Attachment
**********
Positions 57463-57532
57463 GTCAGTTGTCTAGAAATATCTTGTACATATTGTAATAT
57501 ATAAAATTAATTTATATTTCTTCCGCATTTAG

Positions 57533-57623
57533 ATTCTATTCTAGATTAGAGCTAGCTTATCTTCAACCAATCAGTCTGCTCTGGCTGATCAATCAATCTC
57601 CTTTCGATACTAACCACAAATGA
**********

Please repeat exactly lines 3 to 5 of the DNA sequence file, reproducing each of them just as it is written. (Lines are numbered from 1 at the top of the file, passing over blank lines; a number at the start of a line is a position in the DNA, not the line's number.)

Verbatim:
57501 ATAAAATTAATTTATATTTCTTCCGCATTTAG

Positions 57533-57623
57533 ATTCTATTCTAGATTAGAGCTAGCTTATCTTCAACCAATCAGTCTGCTCTGGCTGATCAATCAATCTC